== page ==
The Fox and the Grapes

This entry is part 26 of 84 in the series Aesop's Fables

One hot summer’s day a Fox was strolling through an orchard till he came to a bunch of Grapes just ripening on a vine which had been trained over a lofty branch.

‘Just the thing to quench my thirst,’ quote he.

Drawing back a few paces, he took a run and a jump, and just missed the bunch. Turning round again with a One, Two, Three, he jumped up, but with no greater success.

Again and again he tried after the tempting morsel, but at last had to give it up, and walked away with his nose in the air, saying: ‘I am sure they are sour.’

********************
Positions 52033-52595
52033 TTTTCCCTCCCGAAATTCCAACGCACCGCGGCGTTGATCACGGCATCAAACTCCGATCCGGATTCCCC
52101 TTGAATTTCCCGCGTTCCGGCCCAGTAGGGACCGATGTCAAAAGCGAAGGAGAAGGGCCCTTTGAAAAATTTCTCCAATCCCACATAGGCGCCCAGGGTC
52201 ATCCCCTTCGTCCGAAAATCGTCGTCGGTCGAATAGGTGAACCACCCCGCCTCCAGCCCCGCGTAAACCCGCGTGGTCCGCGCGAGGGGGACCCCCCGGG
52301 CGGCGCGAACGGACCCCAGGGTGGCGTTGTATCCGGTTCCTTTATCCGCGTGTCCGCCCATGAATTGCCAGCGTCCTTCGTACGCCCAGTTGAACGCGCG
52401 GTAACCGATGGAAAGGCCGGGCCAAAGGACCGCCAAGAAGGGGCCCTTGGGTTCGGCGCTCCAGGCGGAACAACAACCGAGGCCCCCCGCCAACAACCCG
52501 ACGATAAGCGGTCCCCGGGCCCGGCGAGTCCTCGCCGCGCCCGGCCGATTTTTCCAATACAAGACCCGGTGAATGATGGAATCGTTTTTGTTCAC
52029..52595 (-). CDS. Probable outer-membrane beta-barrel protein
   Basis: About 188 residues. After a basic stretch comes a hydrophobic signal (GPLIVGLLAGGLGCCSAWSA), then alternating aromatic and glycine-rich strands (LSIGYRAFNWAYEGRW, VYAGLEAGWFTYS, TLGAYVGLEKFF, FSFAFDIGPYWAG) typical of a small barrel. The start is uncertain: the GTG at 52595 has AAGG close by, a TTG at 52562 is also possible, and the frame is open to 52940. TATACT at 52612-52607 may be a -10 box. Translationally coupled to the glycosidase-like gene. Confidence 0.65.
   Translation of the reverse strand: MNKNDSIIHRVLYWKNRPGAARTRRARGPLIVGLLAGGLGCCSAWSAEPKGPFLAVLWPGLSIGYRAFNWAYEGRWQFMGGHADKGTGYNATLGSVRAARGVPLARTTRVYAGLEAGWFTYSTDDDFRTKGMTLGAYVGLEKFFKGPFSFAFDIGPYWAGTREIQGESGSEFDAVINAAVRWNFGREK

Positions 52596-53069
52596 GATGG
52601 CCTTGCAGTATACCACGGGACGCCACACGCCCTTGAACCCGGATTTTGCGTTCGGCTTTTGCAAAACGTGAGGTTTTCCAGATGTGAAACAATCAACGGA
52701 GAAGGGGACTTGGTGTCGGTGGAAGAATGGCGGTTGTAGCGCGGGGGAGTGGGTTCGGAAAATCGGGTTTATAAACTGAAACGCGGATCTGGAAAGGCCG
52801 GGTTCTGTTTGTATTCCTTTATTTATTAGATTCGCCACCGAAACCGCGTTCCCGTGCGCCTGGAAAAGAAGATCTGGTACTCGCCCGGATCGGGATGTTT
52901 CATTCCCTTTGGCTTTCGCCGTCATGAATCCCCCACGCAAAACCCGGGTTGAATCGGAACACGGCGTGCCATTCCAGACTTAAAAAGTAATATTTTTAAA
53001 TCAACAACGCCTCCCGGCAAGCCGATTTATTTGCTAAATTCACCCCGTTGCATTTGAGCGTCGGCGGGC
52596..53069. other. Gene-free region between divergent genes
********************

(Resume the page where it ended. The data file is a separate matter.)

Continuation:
It is easy to despise what you cannot get.

The Fox and the Grapes

Aesop

Aesop (c. 620 – 564 BCE) was a Greek fabulist and storyteller credited with a number of fables now collectively known as Aesop's Fables. Although his existence remains unclear and no writings by him survive, numerous tales credited to him were gathered across the centuries and in many languages in a storytelling tradition that continues to this day.

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